I began my sermon Sunday with the words, “Nothing in the history of the church has done as much damage as the idea that Jesus is the only way to salvation. No one can count the people we have tortured as heretics, no one can recon the families torn apart because one family member thought another would be tortured eternally if he or she did not convert. No one can calculate the minorities oppressed because they believed differently than the Christian majority.”
A visitor was waiting after church, visibly upset. He said I was leading people astray when I said that Jesus was wrong. I told him that I wasn’t saying Jesus is wrong, I was saying that people are wrong when they make God no bigger than their own understanding. The poor man was reduced to parroting phrases he had heard in his own church. Eventually he just left.
I grieve the damage done by the church to simple honest souls like this. I grieve at minds that greet each new idea with fear. The church does the world no favors when we say that God has only spoken to us, and that we must reject other ideas of the sacred. I cannot imagine a blasphemy more monstrous than that one group has defined the infinite and that their creed is the only correct way.
My sermon was on John 14:6 “I am the way, the truth and the life, no one comes to the Heavenly Parent except through me.” I wanted to show that the Greek text reads very differently than the English.
In the passage, Jesus has just told the disciples he is going to die. He tells them not to be afraid because they know the way to where he is going. Thomas asks how they can know the way, and Jesus responds that, he himself is the way. It is critically important to realize that the “I am” Jesus uses in that sentence is not regular Greek. “I am” is the divine name that Moses heard at the burning bush. Jesus says in verse 10 that he is not speaking about himself. So Jesus makes it clear he is not saying that you must be a Christian to be saved, but something more profound.
I believe Jesus was reassuring the bewildered disciples by pointing out that he had embodied the way, the truth the life for them. He wanted them to know they were not being left behind. He symbolized the profound unity he felt by calling himself the vine and them the branches. His words are not to be understood literally as a sectarian religious leader, but mystically as Love itself. I believe he was saying to the grieving disciples that he was not leaving them as orphans. He was reassuring them that when they loved each other as he had loved them, they would be where he is.
He wasn’t saying “Only Jesus,” but “Only Love”
I can’t remember the name of the book I read that was published in the 90’s about the cross fertilization of philosophic and spiritual ideas from Greece to China and India in that period. The book focused on the evidence of emerging thought rather than literal translations. Some people want assurance and rigid belief systems. However, rigid beliefs don’t lead to real understanding of what is outside that system. Hopefully, you can have another conversation with the parishioner.
Thank you so much for this, Jim. This point has been a great stumbling block for me. Thank you for shedding light on this difficult concept so clearly and simply.
Thank you Jim Rigby–and Keith Wright for his book The Hell Jesus Never intended.I was born and raised Presbyterian.I left for a short while-then came back.I was blessed to come back to Faith Presbyterian with Keith Wright as the Pastor.I had just mourned the death of my Brother-only 22,my first pregnancy that was very wanted,and my dear Mother-in -law. This happened in the space of less than 3 years.I was not doing all that well emotionally,and I had two small children in tow.I had life long fellow Presbyterians-not in Austin-tell me if only I believed in Jesus more I would not be sad.Well fortunately for me I found Keith Wright,and Faith Presbyterian.Jesus was probably crying for me also.I can never believe that God would make all these beautiful people world wide then condemn them to death because they did not believe in his “Son”.It just does not make sense to believe in God and Jesus and believe that to me.If we choose to lose the central tenant of Christianity and all Faiths-which is love-then all is lost.Why be concerned about folks that have a true ,sweet Faith?-Be concerned for those that seem to not have a conscience.Maybe they do -and have been driven “nuts”.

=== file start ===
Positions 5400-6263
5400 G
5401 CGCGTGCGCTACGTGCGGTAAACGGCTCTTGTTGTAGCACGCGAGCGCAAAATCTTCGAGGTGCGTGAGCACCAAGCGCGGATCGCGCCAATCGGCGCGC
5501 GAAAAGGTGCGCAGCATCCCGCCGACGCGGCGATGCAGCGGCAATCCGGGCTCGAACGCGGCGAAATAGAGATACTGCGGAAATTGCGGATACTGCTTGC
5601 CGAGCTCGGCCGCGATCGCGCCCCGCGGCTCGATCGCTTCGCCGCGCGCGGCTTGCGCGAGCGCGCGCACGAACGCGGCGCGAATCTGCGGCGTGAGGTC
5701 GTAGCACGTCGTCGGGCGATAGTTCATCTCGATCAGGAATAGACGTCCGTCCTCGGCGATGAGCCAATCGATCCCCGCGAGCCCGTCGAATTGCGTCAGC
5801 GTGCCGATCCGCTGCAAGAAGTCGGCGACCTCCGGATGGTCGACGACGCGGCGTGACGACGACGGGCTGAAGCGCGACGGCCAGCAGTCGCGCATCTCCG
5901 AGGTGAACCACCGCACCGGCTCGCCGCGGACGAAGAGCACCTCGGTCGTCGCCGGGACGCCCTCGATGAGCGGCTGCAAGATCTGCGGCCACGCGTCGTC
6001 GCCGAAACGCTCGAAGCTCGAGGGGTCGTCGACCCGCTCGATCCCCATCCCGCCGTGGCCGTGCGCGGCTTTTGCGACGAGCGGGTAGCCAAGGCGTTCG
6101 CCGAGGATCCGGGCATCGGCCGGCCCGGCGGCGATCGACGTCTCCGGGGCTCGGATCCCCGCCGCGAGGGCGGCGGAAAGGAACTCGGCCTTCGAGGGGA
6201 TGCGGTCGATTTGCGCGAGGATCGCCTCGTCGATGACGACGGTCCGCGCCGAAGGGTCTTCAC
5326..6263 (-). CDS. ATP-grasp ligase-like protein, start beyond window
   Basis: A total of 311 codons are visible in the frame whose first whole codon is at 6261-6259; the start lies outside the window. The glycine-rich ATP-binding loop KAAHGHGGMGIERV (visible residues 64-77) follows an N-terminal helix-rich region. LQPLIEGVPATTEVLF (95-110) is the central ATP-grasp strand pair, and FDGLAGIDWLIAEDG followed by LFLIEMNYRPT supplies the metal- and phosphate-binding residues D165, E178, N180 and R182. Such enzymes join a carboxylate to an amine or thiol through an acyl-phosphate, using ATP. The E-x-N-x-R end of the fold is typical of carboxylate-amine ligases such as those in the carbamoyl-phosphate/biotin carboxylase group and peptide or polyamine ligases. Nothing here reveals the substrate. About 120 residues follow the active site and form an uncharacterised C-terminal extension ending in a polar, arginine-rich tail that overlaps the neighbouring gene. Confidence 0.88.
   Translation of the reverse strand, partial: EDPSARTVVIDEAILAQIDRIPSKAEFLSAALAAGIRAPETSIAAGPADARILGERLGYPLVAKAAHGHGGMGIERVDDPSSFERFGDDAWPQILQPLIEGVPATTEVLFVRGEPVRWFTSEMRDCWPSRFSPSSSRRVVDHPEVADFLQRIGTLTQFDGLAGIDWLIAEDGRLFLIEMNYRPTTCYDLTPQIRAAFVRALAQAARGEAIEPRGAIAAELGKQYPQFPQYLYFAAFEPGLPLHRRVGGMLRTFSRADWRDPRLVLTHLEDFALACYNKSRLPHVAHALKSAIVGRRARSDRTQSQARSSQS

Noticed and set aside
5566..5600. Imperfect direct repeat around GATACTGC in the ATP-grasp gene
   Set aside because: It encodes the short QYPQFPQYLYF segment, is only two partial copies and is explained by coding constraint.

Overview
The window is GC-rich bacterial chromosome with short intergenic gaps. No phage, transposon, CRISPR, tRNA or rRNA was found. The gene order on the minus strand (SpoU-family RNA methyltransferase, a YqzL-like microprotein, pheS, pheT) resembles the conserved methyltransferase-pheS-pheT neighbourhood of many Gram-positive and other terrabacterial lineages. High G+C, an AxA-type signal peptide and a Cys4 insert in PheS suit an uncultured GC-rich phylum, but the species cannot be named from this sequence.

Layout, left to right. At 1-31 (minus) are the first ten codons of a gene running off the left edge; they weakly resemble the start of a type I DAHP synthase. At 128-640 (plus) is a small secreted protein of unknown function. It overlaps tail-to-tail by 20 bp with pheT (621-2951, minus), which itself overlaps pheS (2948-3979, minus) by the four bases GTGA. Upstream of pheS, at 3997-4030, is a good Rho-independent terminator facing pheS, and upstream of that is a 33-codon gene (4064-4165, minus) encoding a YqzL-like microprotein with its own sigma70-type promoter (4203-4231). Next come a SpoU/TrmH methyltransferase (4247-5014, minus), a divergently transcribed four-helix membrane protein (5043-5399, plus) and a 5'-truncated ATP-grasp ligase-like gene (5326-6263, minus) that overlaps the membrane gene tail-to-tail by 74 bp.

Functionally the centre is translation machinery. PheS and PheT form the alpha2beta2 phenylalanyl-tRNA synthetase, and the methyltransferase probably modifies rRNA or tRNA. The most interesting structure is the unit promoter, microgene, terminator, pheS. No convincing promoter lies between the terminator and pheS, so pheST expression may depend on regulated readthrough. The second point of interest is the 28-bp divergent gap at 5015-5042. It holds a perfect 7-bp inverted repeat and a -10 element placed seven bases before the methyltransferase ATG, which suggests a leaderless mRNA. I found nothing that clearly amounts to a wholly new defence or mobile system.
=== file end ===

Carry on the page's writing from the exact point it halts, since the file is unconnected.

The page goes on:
Thanks Kathleen. Keith Wright is a favorite of mine as well.
I was at the 8:15 and felt so moved by what you said, because it validated what I’ve always felt I’ve physically known. Christianity was something I rejected due to the rigidity and well, everything else that goes with that. What I’ve always believed is that this is bigger than us, that we are so fragile and fallible and that it’s so so so much about humans learning how to be human, truly human and the “in God’s image” to me always meant in love’s image, not hate. Thanks so much for being willing to say those things out loud.
Thank you Julie. A lot of people consider universal love to be what religion is all about. It’s nice when we get a chance to find one another. I feel so fortunate to be at a community where I can say this kind of thing and keep my job. I’m also touched by the friendships being made by kindred spirits online.
To understand the Bible, we must understand its roots. The English translations are shallow and miss so much from its original Hebrew and Greek text.
While I am not a believer, I was raised by a Catholic mother, and grew up watching all the great films like the Ten Commandments. The wonderful scene of the burning bush shows Moses asking what he should say to the people of who sent him? God responds, “Say I Am has sent you.”
More than the Jews and the Greeks can read these texts and become more enlightened.